Analysis: Kiosk Uptime, Revenue

Self-service kiosks are becoming more and more prevalent at airports and predictions show this trend will continue.

Other advocacy groups, such as the International Transport Association, are pushing for standardizing kiosks for interoperability. IATA's Common-Use Self-Service (CUSS) guidelines for kiosks in the airline industry promote multi-airline service capabilities in a single terminal. IATA claims that utilizing a CUSS-compliant system can save airlines approximately $2.50 per check-in, or $22 million dollars per year in the U.S. alone. (This calculation is based on the Federal Bureau of Transportation Statistics findings that approximately 74 million people flew in the year 2005 and 12 percent of them used a check-in kiosk.)

As the airline industry finds more efficient and profitable ways to utilize and deploy kiosks, we will begin to see more creative applications and locations for kiosks. The next generation of CUSS-compliant kiosks could include other travel services such as hotel or ground transportation check-in or reservations. In-flight kiosks could help passengers check in for connecting flights, or order ground services before arrival. Restaurants, tourist attractions, and busy urban hubs could all present opportunities for self-service kiosks.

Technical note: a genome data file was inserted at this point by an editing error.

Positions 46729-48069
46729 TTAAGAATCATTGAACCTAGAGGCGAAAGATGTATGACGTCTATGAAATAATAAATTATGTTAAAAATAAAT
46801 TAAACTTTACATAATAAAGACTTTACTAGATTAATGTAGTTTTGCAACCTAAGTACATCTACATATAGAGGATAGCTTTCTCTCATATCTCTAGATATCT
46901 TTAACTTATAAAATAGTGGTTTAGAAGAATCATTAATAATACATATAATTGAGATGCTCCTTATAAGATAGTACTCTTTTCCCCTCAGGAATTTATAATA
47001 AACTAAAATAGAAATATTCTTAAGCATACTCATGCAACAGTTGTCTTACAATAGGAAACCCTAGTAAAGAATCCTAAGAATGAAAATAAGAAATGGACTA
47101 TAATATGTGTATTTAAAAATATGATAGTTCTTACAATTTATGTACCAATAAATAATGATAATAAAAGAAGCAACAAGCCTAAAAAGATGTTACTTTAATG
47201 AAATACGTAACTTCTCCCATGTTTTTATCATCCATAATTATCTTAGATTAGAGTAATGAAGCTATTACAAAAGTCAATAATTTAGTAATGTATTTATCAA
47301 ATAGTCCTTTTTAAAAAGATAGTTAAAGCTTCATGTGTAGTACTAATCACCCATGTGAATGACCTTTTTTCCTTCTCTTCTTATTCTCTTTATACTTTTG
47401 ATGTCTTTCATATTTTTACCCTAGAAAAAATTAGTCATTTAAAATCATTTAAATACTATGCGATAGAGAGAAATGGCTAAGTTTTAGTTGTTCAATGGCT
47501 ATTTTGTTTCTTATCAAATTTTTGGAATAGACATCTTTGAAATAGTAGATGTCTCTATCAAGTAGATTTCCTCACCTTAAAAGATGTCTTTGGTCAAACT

With an estimated 265,000 retail kiosks in the market with an expected growth rate of 20.4 percent over the next year (according to Venture Development Corporation), the airline industry is sure to see a significant portion of that growth impact its bottom line.

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